A Handmade Thing in a Machine World

There was a curious phrase in the movie The Art of the Steal:

“A handmade thing in a machine world.”

The line was used to describe The Barnes Collection of art, as it was compared to the large institutional museums that we are all familiar with.

This had me considering many of the recent trends in online media. That, while businesses are obsessed with systems – with things that can be managed, processed, and scaled – the following ideas are rare and appreciated more than ever:

  • Authenticity.
  • Local.
  • Community.

This is why the web is empowering individuals. Because many people feel encumbered by the machine.

Why did people react so strongly in favor of the actions of the Jet Blue employee who just couldn’t take it any more? Because many people feel trapped by the systems they are a part of. They want desperately to flex their own muscle, to take initiative, to not have to follow someone else’s rules. What is interesting to me is not the actions that the Jet Blue employee took, but people’s reaction to it.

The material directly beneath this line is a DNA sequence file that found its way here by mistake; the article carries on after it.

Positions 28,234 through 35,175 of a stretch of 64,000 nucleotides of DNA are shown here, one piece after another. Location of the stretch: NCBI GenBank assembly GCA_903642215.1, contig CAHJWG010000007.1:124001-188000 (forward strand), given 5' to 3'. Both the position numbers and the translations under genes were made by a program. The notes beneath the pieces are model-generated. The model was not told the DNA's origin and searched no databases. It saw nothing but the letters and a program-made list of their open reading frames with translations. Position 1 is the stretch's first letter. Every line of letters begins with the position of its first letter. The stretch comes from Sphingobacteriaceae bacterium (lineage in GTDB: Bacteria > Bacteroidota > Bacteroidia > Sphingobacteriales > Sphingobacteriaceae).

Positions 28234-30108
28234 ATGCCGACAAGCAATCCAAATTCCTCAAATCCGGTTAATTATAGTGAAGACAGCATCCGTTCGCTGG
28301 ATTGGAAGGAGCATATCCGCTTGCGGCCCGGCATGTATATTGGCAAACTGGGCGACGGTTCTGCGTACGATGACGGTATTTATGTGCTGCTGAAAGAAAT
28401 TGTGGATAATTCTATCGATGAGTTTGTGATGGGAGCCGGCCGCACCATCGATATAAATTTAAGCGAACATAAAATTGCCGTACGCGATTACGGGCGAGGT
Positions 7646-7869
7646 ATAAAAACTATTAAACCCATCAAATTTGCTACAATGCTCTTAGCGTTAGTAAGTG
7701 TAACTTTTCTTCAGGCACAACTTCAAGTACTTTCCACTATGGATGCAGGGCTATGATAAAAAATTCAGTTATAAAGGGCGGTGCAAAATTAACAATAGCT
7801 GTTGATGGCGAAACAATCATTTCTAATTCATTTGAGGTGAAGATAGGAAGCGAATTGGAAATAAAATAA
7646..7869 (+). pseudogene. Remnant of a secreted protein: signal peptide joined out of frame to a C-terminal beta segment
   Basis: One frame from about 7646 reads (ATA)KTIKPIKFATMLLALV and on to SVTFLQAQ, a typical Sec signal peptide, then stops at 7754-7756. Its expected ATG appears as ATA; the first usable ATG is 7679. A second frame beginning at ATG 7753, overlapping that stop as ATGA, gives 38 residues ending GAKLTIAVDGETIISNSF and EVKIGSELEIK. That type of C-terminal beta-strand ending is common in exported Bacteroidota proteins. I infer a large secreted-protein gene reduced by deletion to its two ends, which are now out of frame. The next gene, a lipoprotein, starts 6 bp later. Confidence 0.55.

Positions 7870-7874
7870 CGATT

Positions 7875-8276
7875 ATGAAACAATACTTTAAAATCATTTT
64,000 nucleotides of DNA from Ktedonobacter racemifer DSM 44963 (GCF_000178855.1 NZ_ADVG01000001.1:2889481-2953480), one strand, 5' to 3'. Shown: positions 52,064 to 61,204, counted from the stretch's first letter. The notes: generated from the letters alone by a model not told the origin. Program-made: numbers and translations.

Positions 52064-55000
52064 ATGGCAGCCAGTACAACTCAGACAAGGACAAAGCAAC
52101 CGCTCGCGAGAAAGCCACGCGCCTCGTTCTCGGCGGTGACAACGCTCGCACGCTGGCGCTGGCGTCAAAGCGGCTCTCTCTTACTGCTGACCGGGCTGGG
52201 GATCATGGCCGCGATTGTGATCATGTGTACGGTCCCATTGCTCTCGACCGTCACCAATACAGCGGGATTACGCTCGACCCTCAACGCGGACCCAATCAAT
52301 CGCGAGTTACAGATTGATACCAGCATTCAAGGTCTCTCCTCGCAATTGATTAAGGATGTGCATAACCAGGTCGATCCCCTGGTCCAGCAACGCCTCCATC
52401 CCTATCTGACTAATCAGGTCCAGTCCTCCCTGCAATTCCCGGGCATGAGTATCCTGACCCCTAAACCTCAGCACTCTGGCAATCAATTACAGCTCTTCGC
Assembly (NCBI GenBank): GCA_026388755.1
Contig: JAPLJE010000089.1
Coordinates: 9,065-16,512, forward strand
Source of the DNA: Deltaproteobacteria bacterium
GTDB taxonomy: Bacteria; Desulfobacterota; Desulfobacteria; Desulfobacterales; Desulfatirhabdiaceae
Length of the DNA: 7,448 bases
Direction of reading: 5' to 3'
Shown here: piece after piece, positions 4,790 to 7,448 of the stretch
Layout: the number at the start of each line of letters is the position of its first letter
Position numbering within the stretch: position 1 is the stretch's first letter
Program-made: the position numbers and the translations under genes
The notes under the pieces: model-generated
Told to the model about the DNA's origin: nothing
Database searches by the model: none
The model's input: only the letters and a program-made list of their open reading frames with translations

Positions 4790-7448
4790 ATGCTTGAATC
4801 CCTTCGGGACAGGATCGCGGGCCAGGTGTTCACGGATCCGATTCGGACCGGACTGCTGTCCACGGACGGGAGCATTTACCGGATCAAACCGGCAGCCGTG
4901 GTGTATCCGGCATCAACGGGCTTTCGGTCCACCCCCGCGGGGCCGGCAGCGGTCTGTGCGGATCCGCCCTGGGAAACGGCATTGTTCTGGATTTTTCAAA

How are you connecting your brand to your customer in ways that don’t just throw a “product” at a “need.” People often look for deeper connections to a brand. How are you doing that?

This is why social media is revamping how people interact, and how brands reach their audience. Not because it is “marketing,” but because it can allow three things:

  • A more authentic connection to the real people within a brand to the real people in the market they serve. It connects them NOT via commerce, but by a shared interest.
  • It gives people pride and context in their location, allowing them to connect in new ways with people and places that they are surrounded by everyday. It gives them a face in a crowded faceless world.
  • It helps establish and strengthen a sense of community, be it regional or virtual.

A quote I read this morning:

“The world is craving distinction. People are looking for that something a little bit different, that can’t be replicated, and makes us feel special.”
— Emma Bearman

How are you helping others feel special? How are you empowering them to not just to buy a product or consume a piece of media, but to have a unique experience that gives them pride?